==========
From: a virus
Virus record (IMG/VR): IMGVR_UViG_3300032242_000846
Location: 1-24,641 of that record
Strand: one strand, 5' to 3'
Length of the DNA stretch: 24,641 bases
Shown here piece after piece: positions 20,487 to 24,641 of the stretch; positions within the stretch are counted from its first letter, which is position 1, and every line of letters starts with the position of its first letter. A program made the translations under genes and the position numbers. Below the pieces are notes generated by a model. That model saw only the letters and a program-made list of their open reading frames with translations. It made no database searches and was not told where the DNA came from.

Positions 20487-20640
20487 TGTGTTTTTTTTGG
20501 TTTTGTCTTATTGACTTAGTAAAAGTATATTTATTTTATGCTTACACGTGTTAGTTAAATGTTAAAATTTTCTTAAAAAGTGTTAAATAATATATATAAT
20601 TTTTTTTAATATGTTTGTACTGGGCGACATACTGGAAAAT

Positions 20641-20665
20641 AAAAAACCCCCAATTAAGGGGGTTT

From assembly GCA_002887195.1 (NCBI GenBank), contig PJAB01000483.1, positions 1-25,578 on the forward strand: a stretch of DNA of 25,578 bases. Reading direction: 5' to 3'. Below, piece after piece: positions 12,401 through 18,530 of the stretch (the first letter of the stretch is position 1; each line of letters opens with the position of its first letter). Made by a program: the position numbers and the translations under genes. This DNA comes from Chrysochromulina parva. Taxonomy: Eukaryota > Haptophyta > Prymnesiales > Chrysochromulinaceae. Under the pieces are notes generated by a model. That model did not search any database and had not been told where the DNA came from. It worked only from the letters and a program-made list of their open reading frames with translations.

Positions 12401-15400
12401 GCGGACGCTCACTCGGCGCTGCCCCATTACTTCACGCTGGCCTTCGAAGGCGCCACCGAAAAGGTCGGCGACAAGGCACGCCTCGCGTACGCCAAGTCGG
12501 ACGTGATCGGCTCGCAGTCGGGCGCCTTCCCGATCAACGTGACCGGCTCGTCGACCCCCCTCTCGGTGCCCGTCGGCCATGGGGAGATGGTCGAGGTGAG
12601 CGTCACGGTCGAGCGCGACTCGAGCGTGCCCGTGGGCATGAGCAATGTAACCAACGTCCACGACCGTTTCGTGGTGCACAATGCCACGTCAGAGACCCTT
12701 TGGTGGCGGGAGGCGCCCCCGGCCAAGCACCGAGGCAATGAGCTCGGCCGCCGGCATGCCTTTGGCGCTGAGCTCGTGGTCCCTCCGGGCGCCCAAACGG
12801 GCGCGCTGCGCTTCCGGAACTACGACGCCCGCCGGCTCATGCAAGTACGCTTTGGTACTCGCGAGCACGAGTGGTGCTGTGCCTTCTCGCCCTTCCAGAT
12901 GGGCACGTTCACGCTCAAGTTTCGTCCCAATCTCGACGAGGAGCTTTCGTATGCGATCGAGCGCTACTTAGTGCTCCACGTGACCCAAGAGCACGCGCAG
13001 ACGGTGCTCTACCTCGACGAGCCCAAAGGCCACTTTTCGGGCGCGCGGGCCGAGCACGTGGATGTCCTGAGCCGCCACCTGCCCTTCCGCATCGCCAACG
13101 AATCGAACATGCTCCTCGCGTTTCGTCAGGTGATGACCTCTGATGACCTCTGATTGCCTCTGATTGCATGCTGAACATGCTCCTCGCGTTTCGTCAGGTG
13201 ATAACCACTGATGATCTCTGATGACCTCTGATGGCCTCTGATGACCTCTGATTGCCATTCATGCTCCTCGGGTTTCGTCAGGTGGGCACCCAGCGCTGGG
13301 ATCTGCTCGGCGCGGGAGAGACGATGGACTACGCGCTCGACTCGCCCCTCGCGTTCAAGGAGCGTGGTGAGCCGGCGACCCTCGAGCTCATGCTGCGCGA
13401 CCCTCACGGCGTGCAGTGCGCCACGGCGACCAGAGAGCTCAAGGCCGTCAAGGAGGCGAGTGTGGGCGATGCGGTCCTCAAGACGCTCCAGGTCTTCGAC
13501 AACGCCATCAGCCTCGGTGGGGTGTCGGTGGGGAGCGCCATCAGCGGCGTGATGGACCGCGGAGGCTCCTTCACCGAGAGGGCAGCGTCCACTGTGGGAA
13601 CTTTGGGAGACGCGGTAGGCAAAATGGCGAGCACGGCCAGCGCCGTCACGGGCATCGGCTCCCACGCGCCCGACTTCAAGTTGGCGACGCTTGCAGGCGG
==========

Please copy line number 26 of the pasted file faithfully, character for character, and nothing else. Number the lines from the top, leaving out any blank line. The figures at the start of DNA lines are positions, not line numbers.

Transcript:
13501 AACGCCATCAGCCTCGGTGGGGTGTCGGTGGGGAGCGCCATCAGCGGCGTGATGGACCGCGGAGGCTCCTTCACCGAGAGGGCAGCGTCCACTGTGGGAA